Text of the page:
The generation of mice with homozygous deletion of individual genes has highlighted new and specific roles of individual gene functions, as well as revealed complex redundancies in the function of molecules within given gene families. We have generated FGF2 knockout mice by homologous recombination in embryonic stem (ES) cells in an attempt to elucidate the physiological role of FGF2 in vivo. The FGF2−/− mice are viable, indistinguishable from wild-type littermates by gross examination, survive to adulthood, and are fertile. However, the brains of the FGF2 −/− mice show abnormalities in the cytoarchitecture of the neocortex and a significant reduction in the number of neurons in the motor-sensory area of the cortex. The mice also exhibit a significant delay in the rate of healing of full-thickness excisional skin wounds.


Generation of Targeted ES Clones.

A genomic clone containing the first coding exon of FGF2 was isolated from a 129SVJ mouse genomic library (Stratagene). The library was screened with fragments of the human FGF2 cDNA, and four positive clones containing the first FGF2 exon were isolated. The targeting vector was constructed in the pPNT plasmid (24). The XhoI and EcoRI sites of pPNT were used to clone the 2.4-kb 5′ arm and 6.6-kb 3′ arm of the targeting vector, respectively. The vector (20 μg) was linearized with NotI and electroporated into E14 ES cells. Colonies were selected in G418 (400 μg/ml) and 1-(2′-deoxy-2′-fluoro-1-β-d-arabinofuranosyl)-5-iodouracil (0.25 μM) on a feeder layer of neomycin-resistant mouse primary embryonic fibroblasts. Colonies were picked after 7 days in selection medium and expanded. Genomic DNA was isolated, and clones were screened by Southern hybridization.

Brain Histology and Immunohistochemistry.

Mice were perfused with 4% paraformaldehyde, pH 7.4. Brains were dissected, postfixed in 4% paraformaldehyde for 2 hr at room temperature, incubated in 30% sucrose at room temperature overnight, embedded in M-1 #1310 matrix (Lipshaw Manufacturing, Detroit), and stored at −70°C. Coronal sections, 40 μm in width, were cut with a cryostat throughout the brain and stored at 4°C in 0.1 M phosphate buffer containing 0.01% sodium azide. For immunohistochemistry, floating sections were incubated in 0.25% Triton X-100 in TS (0.1 M Tris⋅HCl, pH 7.4/150 mM NaCl) 15 min at room temperature, blocked in 3% goat serum in TS, and incubated with the primary antibody overnight at room temperature. Anti-calbindin and anti-parvalbumin mAbs (Sigma) were used at 1/200 and 1/1,000 dilutions, respectively in TS containing 1% goat serum. Sections were incubated 30 min with biotinylated anti-mouse IgG and stained with the Vectastain kit of Vector Laboratories.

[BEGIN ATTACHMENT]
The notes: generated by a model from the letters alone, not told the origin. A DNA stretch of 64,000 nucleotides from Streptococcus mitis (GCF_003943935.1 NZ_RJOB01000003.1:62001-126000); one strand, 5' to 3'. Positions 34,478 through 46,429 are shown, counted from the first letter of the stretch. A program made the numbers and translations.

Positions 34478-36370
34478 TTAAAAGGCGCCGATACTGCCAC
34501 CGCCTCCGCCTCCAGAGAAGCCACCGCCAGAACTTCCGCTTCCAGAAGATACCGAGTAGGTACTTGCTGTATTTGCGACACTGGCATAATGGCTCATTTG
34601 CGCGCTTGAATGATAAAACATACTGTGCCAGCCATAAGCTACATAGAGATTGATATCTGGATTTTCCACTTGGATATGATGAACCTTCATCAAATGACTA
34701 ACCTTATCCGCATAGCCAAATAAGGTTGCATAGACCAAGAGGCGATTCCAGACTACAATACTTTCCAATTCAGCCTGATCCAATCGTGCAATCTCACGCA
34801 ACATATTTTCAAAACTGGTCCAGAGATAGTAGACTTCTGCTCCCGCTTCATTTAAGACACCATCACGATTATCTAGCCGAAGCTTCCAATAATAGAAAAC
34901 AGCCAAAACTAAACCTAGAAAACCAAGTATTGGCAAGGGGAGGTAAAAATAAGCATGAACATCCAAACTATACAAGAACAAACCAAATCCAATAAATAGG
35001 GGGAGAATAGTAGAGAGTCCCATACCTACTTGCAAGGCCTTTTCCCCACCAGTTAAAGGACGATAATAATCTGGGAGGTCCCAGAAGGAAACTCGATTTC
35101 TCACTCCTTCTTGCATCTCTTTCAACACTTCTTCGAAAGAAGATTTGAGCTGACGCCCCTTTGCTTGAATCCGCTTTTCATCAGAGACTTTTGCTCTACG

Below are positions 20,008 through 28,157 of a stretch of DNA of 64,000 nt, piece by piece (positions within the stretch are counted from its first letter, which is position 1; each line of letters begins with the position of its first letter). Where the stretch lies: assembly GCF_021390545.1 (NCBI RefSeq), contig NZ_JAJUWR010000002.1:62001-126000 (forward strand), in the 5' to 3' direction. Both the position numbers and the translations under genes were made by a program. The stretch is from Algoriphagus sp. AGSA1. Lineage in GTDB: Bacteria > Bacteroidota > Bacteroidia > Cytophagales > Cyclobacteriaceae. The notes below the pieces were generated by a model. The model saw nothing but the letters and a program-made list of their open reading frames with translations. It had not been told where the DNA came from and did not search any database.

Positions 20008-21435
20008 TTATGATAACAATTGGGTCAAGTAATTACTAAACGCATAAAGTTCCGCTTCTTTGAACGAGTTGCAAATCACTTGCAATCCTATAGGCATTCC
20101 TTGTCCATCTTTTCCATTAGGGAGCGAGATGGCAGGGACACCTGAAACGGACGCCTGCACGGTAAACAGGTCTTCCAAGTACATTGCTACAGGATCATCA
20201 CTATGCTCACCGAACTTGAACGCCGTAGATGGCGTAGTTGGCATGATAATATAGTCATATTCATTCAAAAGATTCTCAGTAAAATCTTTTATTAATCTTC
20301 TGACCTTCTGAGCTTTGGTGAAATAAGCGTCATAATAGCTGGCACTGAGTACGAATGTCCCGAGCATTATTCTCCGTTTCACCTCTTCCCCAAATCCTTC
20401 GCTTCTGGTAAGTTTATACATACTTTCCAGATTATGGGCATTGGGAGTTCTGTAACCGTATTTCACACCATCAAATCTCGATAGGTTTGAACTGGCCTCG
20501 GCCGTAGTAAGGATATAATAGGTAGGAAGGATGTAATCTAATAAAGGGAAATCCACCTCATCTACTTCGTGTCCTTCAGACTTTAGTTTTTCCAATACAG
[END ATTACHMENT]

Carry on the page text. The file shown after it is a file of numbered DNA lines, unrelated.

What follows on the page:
Wound Healing.

Adult mice, between 2 and 3 months of age, were anesthetized with an intraperitoneal injection of 2.5% avertin (15 μl/g). The back was shaved and disinfected with 70% ethanol. A circle, 6 mm in diameter, was drawn on the skin of the mid-dorsal region, and a full-thickness wound was created by excision of the area within with curved scissors. Wounds were considered healed when the wound area was completely closed, the epithelial covering was restored, and the surface of the wound was smooth, homogeneous in color, and without residual defects.

For histology, mice were sacrificed by CO2 inhalation. Skin biopsies (including 1 cm of normal skin around the wound) were fixed overnight in 4% paraformaldehyde, pH 7.4, at room temperature and placed in 30% sucrose for up to 24 hr. Wounds were bisected transversally through the center, and each half was embedded in M-1 #1310 embedding matrix (Lipshaw Manufacturing) and stored frozen at −70°C. Central 10-μm-thick sections were cut perpendicular to the surface of the wounds mounted on glass slides and stained with hematoxylin-eosin.

The wound diameter was measured with an optical micrometer from the first intact hair follicle on each side of the wound, and the scab thickness was measured in the center of the wound. The percentage of reepithelialization was calculated from the size of the residual ulcer and the wound diameter. Collagen deposition was assessed in the dermis in the center of the wound and graded semiquantitatively as 0 (no collagen deposition), 1+ (slight deposition), 2+ (moderate deposition), and 3+ (heavy deposition). Wounds were considered healed if they were completely reepithelialized, without scabs, and the only evidence of wounding was a dermal scar.

Western Blot.

Protein extracts were prepared by homogenizing the frozen tissues in 20 mM Tris⋅HCl buffer (pH 7.4) containing 5 mM EDTA, 1% Nonidet P-40, 0.5% deoxycholate, 2 μg/ml leupeptin, 5 μg/ml aprotinin, and 1 mM phenylmethylsulfonyl fluoride and clarified by centrifugation.

Equal amounts of total protein (10–20 mg) were incubated with heparin-Sepharose CL-6B beads preswollen in 20 mM Tris⋅HCl/2.5 mM EDTA/100 mM NaCl (100 μl of heparin-Sepharose beads/10 mg of protein) for 2 hr at 4°C. Beads were washed three times, boiled 5 min in loading buffer containing 100 mM DTT and 0.1% SDS, and loaded on 15% polyacrylamide/SDS gels. Proteins were transferred to nitrocellulose filters and analyzed by Western blotting by using an anti-FGF2 mAb (Transduction Laboratories, Lexington, KY) or a polyclonal antibody (Santa Cruz Biotechnology), and the enhanced chemiluminescence detection system (Amersham).


Generation of FGF2−/− Mice.